The above posts are based very much on the work of John Boswell. Brent D. Shaw from Fordham University writes a damning report of Boswell’s work here and here, implying “tendentious misreadings of antiquity” and that Boswell read things into the original texts that were not there. Ross Douthat wrote that Boswell was “clearly mistaken” about the nature of the apparent same-sex weddings. And there is another review here. There was even a book written about the impact that Boswell had. In The Bible and Homosexual Practice, (EG p. 119 of Chapter 1) Gagnon too exposes flaws in Boswell’s claims.
“What one historian or pseudo-intellectual may see as harmless theorizing; another may take as the Gospel Truth from God. Anyway, it can all lead to hell.”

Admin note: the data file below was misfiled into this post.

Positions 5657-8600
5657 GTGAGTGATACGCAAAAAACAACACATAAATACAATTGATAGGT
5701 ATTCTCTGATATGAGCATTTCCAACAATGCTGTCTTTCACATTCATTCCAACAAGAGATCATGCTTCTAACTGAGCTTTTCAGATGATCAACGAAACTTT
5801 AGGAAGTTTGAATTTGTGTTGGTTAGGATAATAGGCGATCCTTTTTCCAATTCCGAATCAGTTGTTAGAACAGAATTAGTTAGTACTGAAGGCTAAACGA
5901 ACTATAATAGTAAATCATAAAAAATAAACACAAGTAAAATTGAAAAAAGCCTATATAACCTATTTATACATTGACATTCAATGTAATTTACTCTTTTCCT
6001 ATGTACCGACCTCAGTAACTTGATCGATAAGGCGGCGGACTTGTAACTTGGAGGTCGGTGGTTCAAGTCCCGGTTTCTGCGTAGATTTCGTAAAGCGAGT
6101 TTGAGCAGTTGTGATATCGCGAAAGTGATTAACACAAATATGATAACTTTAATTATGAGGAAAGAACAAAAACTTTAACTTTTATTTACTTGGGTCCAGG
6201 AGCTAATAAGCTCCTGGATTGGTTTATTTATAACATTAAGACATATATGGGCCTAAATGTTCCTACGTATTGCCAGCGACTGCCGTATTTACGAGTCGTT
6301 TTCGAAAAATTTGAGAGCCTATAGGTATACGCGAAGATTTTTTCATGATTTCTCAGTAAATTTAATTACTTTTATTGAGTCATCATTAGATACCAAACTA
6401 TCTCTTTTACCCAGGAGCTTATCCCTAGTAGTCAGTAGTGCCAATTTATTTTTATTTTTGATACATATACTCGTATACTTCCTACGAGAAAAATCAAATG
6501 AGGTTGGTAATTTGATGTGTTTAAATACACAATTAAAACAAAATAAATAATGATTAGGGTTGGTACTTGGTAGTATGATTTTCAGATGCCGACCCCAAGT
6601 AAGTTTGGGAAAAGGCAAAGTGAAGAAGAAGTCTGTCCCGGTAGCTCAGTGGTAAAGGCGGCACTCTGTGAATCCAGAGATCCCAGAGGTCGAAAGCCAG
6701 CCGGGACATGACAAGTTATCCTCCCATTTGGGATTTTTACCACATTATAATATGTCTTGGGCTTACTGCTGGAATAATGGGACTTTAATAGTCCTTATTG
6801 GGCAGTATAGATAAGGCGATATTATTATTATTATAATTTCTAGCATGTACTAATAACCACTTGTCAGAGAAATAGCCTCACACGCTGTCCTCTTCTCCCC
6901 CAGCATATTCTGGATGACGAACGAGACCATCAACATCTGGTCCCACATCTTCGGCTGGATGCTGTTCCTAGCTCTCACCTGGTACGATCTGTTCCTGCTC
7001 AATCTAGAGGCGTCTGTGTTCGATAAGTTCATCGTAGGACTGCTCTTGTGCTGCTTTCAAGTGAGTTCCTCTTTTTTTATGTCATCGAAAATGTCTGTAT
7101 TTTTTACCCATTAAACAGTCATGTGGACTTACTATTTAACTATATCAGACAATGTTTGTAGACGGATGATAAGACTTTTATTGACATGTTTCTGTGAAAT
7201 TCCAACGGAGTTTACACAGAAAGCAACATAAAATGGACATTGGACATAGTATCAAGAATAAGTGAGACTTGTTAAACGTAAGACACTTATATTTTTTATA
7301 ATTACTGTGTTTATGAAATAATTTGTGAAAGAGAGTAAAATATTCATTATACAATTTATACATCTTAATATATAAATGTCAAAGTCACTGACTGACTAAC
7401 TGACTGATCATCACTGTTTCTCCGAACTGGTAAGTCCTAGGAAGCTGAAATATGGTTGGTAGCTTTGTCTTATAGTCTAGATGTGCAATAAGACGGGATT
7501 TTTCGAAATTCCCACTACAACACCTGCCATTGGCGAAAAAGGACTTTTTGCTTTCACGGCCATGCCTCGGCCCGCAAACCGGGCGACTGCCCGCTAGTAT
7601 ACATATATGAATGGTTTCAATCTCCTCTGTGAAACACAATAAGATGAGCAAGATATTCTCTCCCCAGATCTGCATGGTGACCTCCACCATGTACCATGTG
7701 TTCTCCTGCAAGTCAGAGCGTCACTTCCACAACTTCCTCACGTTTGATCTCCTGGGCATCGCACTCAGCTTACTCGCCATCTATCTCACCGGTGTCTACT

Perusing early Christian references to marriage, suggests to me that it was at that point regarded as a heterosexual institution. EG look through the quotes on this page, and see how it’s referred to as a commitment between a husband and a wife.
I suggest that when most people compare liberal Christian theology to conservative Christian theology, they tend to think of liberal theology as being about ‘heart’ and conservative theology as being about ‘rules’. Liberal Christians will tend to talk about “welcoming minorities”, about “equality”, and often whatever the political left are fighting for at the time. Their basic message tends to ultimately be one of sharing and love and encouraging unified happiness in the present. In the other camp, Conservative Christians will tend to talk about what the Bible says, about traditional family values, and often whatever the political right are fighting for at the time. Their message tends to focus more on enduring the difficulties of life by working hard, by following and possibly suffering under the rules, but then ultimately being rewarded for that. Amiright?